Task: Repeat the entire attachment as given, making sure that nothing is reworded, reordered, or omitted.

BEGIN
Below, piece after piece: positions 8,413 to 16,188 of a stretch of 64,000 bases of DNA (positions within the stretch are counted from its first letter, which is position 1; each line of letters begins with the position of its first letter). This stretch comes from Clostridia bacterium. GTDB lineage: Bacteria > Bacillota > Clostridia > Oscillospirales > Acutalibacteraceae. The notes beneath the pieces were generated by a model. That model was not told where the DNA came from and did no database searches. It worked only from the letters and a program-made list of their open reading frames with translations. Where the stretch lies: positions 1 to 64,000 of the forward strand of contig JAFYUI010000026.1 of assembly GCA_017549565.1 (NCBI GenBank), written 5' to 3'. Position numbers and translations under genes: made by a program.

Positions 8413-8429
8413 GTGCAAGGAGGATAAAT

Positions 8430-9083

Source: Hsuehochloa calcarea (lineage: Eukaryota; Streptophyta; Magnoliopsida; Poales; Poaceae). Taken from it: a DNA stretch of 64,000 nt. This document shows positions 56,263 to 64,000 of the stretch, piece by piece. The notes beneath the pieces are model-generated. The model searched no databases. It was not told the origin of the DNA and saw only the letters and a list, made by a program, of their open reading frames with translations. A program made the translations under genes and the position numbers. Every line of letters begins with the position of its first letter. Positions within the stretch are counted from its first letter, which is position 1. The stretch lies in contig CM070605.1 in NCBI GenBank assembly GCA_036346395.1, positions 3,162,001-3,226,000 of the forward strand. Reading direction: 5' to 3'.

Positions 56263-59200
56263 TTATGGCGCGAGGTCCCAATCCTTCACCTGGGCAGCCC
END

Below, piece after piece: positions 8,413 to 16,188 of a stretch of 64,000 bases of DNA (positions within the stretch are counted from its first letter, which is position 1; each line of letters begins with the position of its first letter). This stretch comes from Clostridia bacterium. GTDB lineage: Bacteria > Bacillota > Clostridia > Oscillospirales > Acutalibacteraceae. The notes beneath the pieces were generated by a model. That model was not told where the DNA came from and did no database searches. It worked only from the letters and a program-made list of their open reading frames with translations. Where the stretch lies: positions 1 to 64,000 of the forward strand of contig JAFYUI010000026.1 of assembly GCA_017549565.1 (NCBI GenBank), written 5' to 3'. Position numbers and translations under genes: made by a program.

Positions 8413-8429
8413 GTGCAAGGAGGATAAAT

Positions 8430-9083

Source: Hsuehochloa calcarea (lineage: Eukaryota; Streptophyta; Magnoliopsida; Poales; Poaceae). Taken from it: a DNA stretch of 64,000 nt. This document shows positions 56,263 to 64,000 of the stretch, piece by piece. The notes beneath the pieces are model-generated. The model searched no databases. It was not told the origin of the DNA and saw only the letters and a list, made by a program, of their open reading frames with translations. A program made the translations under genes and the position numbers. Every line of letters begins with the position of its first letter. Positions within the stretch are counted from its first letter, which is position 1. The stretch lies in contig CM070605.1 in NCBI GenBank assembly GCA_036346395.1, positions 3,162,001-3,226,000 of the forward strand. Reading direction: 5' to 3'.

Positions 56263-59200
56263 TTATGGCGCGAGGTCCCAATCCTTCACCTGGGCAGCCC